US trade policy has traditionally sheltered American steelmakers from competition. Solar threatens that protection, they say.

Solar manufacturers have a new incentive to discontinue a tariff-evasion examination of Chinese panel makers. They say the Biden administration should assess how the probe affects climate change.

American steel is terrified. Competition, subsidies, and pricing have long determined unfair trade duties. Any new criteria could make future duties difficult for US producers.

US producers "even if you have a valid case and are losing employment" due to unfair competition, said Alliance for American Manufacturing president Scott Paul. Weakening it will hurt trade.

Many US senators have asked President Joe Biden to consider climate change as solar-installation proponents promote an alternative trade strategy.

"The government said they'd climate test everything," said SOLV Energy CEO George Hershman. "Doubtful? Unlikely."

Monday, Biden tried a new tactic. Using emergency powers, he froze solar panel prices for two years. Manufacturers chastised him.

Wiley Rein trade lawyer: "To avert this supposed national emergency, we'll rely more on Chinese-owned solar firms in Malaysia, Vietnam, Cambodia, and Thailand." "It's wrong on many levels."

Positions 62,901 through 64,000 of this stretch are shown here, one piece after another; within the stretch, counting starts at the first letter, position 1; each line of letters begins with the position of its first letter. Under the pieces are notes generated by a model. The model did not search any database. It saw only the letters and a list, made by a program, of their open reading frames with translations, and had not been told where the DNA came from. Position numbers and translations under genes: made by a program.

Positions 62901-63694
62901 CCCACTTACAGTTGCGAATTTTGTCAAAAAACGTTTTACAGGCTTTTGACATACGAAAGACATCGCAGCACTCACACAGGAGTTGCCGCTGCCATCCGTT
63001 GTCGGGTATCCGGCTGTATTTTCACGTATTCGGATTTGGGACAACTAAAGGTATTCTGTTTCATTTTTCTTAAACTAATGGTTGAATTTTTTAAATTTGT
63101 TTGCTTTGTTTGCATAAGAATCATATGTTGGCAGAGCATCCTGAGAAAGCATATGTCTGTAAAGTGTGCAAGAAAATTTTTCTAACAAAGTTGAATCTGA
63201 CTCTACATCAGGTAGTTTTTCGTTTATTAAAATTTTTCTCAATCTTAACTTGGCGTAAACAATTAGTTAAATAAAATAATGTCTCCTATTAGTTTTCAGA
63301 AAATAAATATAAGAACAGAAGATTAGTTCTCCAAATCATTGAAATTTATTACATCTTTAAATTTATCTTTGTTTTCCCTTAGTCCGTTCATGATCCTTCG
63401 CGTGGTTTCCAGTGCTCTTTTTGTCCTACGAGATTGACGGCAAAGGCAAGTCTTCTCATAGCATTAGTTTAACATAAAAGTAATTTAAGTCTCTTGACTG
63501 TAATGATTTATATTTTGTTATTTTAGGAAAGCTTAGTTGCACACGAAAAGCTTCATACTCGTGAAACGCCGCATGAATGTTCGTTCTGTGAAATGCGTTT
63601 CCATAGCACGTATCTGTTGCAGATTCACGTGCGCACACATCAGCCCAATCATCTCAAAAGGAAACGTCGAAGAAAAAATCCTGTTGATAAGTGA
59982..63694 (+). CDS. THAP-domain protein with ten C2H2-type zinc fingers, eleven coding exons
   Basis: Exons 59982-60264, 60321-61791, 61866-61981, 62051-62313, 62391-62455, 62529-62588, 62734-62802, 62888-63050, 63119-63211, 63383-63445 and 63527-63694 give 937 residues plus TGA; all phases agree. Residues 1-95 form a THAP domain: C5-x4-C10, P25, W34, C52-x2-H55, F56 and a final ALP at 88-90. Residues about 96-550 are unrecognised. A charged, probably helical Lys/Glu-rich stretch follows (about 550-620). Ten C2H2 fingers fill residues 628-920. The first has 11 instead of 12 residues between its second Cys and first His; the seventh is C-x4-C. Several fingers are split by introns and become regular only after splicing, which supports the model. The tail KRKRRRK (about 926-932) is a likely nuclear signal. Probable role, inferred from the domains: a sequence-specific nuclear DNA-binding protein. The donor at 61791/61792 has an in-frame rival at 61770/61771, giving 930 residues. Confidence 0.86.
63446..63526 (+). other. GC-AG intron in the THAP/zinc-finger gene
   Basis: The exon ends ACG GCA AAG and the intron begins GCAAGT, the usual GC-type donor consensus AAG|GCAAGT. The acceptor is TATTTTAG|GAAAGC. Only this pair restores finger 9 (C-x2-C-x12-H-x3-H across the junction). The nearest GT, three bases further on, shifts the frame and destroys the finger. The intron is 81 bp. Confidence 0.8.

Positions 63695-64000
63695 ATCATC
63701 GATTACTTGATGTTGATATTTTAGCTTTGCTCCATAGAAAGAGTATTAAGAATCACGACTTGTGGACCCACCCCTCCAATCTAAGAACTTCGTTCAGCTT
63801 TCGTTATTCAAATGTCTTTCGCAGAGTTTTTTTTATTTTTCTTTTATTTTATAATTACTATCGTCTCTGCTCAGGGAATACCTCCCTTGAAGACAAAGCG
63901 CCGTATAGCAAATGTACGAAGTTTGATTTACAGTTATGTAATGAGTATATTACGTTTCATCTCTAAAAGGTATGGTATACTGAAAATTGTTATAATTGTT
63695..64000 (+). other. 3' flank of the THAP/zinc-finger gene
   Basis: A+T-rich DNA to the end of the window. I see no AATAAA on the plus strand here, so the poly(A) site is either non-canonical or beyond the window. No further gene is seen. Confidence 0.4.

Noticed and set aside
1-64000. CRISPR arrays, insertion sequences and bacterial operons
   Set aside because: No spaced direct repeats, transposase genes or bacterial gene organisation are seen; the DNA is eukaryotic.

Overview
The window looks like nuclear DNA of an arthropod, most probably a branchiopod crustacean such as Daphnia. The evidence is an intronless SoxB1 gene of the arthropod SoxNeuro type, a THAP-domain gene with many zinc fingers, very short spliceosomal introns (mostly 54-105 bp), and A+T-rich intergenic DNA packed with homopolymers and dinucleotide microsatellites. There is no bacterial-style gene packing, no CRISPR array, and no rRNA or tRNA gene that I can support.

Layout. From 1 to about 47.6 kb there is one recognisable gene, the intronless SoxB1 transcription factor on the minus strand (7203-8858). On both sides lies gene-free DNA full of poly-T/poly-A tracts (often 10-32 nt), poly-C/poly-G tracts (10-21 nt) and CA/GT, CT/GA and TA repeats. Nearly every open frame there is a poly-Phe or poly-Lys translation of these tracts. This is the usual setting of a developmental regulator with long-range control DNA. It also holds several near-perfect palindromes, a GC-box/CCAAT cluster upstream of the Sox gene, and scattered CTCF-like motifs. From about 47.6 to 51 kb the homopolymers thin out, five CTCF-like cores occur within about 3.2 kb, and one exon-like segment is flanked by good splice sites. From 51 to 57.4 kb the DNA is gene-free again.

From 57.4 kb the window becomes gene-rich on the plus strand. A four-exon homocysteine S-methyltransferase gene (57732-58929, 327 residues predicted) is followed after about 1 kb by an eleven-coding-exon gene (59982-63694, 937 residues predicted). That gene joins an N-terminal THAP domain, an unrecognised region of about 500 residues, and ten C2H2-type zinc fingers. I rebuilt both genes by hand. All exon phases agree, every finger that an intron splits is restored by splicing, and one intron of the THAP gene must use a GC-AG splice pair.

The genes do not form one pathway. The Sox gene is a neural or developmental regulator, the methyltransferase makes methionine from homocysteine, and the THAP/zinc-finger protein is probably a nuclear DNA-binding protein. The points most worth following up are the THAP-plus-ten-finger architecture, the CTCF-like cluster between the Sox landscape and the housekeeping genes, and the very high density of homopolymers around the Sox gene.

The trade case is crucial for US solar. Chinese solar companies may be dodging decade-old taxes by producing in Cambodia, Malaysia, Thailand, and Vietnam, leading shipments from those nations to decline.

Fear of retroactive tariffs has immobilised parts of the US solar sector, jeopardising installation jobs and slowing panel deployment—a major part of Biden's push to slash power system emissions. (Preliminary results due late August.)

The Solar Energy Industries Association wants a domestic manufacturing bill to study new duties. Others believe Commerce can determine it's not "appropriate" to strengthen existing regulations based on climate and economic considerations.

Steelmakers and workers lobbied Washington to oppose solar corporations. Trade regulations shouldn't be overhauled now, they say.

Trade lawsuit pits solar and steel, two clean-energy industries. "We're still thinking out the long-term approach," said Nucor CEO Leon Topalian. "We'll supply renewables"

Antidumping and countervailing tariffs help domestic enterprises compete with subsidised or underpriced imports. In the past, government rules dictated these commitments.

Antidumping and countervailing charges are different from Trump's national security tariffs on steel and aluminium. (Biden relaxed steel trade protections)

CSIS trade specialist William Reinsch believes antidumping and subsidies are governed by legislation. "You must establish you were damaged by dumping or subsidisation, not another cause. Verify these two facts."

Adding climate or public-interest tests would be risky. Even the Trump administration, known for reviving esoteric trade regulations, left antidumping and countervailing duty laws substantially intact.

Reinsch said climate influence "opens the door to a thousand additional requests." "Others will debate, too."